Some farmers in Colombia are turning away from growing coca, the plant used in making cocaine, and instead growing coffee.
They participate in one of several projects the U.S. government and major U.S. coffee companies have undertaken with farmers in Mexico and parts of Central and South America.
The reason is simple: Big coffee companies in the United States need a steady supply of coffee beans, and small-scale coffee farmers need a sustainable market for their product. The projects enable the countries involved to increase the number of stable jobs in their economies.
“Our investment in supporting small farmers overseas comes back to help the U.S. economy and build U.S. jobs,” says Curt Reintsma, a specialist at the U.S. Agency for International Development (USAID), which leads the U.S. effort with these projects.
Here’s a look at a few of these projects.
Farmers often grew coca during the 50-year conflict between the Colombian government and rebels, who threatened the farmers’ lives if they stopped.
Now with Colombia’s peace agreement in place, Starbucks Corporation and USAID recently announced a plan to provide agricultural training and new technology to 1,000 farmers in post-conflict zones. “To say ‘we are going to quit growing coca leaves and produce coffee’ — that’s huge,” said Alfredo Nuño, who leads the Starbucks Farmer Support Center in Manizales, Colombia.
Starbucks also will work with the Inter-American Development Bank in a loan program focused on smallholder women coffee farmers.
By partnering with organizations like USAID and the Inter-American Development Bank, “we can be even more intentional about ensuring that young men and women get more advanced technology and financial assistance to create a future for their families for generations to come,” said Kelly Goodejohn of Starbucks.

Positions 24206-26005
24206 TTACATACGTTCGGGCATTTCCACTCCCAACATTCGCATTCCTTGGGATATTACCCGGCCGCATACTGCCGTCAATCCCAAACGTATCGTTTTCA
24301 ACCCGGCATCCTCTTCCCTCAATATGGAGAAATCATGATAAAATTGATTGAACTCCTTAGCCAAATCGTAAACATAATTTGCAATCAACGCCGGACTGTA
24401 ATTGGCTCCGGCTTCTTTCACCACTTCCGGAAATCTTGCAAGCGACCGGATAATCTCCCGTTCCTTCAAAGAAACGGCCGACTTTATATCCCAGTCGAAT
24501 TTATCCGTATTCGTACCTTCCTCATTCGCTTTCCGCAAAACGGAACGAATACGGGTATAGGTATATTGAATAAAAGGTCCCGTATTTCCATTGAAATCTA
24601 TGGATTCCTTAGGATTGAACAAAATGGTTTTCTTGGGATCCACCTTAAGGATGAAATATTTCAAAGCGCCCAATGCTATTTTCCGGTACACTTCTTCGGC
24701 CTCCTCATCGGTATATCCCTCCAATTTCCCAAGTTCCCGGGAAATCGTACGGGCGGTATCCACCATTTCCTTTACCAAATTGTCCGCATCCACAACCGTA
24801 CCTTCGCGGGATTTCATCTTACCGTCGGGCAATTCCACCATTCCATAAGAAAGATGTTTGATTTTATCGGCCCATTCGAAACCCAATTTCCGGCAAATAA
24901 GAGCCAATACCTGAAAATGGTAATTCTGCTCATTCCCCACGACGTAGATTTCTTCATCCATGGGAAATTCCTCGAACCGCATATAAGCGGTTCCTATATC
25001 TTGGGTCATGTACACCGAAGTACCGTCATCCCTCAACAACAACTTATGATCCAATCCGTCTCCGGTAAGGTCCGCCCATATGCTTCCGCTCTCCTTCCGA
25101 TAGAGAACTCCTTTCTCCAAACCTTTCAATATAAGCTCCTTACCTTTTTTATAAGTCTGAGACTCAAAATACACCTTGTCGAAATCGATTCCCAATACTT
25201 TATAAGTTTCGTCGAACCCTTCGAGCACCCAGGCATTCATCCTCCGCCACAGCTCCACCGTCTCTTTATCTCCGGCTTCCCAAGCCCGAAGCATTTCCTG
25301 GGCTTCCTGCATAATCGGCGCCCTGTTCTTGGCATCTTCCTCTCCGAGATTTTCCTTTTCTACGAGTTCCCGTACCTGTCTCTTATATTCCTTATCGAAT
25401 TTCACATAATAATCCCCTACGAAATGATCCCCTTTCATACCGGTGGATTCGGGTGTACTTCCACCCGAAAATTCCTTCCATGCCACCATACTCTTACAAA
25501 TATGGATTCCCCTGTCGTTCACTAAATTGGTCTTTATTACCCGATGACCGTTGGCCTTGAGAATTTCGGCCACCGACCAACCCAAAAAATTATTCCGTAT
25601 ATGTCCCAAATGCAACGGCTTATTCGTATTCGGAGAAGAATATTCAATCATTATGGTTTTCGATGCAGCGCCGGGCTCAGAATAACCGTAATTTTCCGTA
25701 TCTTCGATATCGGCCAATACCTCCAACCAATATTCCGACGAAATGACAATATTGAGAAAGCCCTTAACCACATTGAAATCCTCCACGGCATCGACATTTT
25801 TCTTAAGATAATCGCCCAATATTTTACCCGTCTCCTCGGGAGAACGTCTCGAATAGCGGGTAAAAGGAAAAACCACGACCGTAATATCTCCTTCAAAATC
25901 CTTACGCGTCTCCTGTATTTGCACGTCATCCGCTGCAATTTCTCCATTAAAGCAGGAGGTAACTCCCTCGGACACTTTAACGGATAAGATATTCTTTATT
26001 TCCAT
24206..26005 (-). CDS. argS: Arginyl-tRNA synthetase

Nicaragua and El Salvador
Some 6,000 smallholder coffee farmers in Nicaragua and El Salvador are getting help countering the destructive effects of “coffee leaf rust,” a fungal disease that destroys crops, through an initiative of USAID and the J.M. Smucker Company, which has headquarters in Ohio.
Rebecca Ott from J.M. Smucker said the project helped address the worst coffee rust outbreak in history, which occurred in 2012-2014. The fungus reduced production by 2.2 million statistical bags of coffee (one statistical bag is about 60 kilos of green coffee beans) and resulted in a loss of more than 450,000 jobs in the Central America region.
“This lack of jobs in countries like Nicaragua and El Salvador create[s] higher potential for migration to the U.S. as people look for jobs,” Ott said.
She said the project improves yields generally. “[These] multi-generational farmers … have experienced many farming conditions over the decades,” Ott said. “The collaborative approach of learning builds off the best of both tradition and new insight.”
From Mexico to Peru
The Coffee Farmer Resilience Initiative also tackled leaf rust. This three-year effort, which ended September 2016, reached more than 430,000 farmers across Mexico, Guatemala, Honduras, Nicaragua and Peru.
Keurig Green Mountain Coffee, with its company headquarters in Vermont, partnered with USAID and Root Capital, a nonprofit social investment fund, to provide loans and financial management training.
“We’ve already won, because while we have to pay back the money, the knowledge — as long as we put it into practice — is ours,” said Marisol, a participant from Honduras. “That remains with us, and it’s not a loan,” he said.
Colleen Popkin of Keurig Green Mountain said, “Our successes and challenges are inextricably linked. When we build close relationships with small coffee producers, we better understand the conditions on the ground and how we can work together to overcome barriers that put farmer livelihoods and coffee supply at risk.”
Check out these partnerships in action in the video below.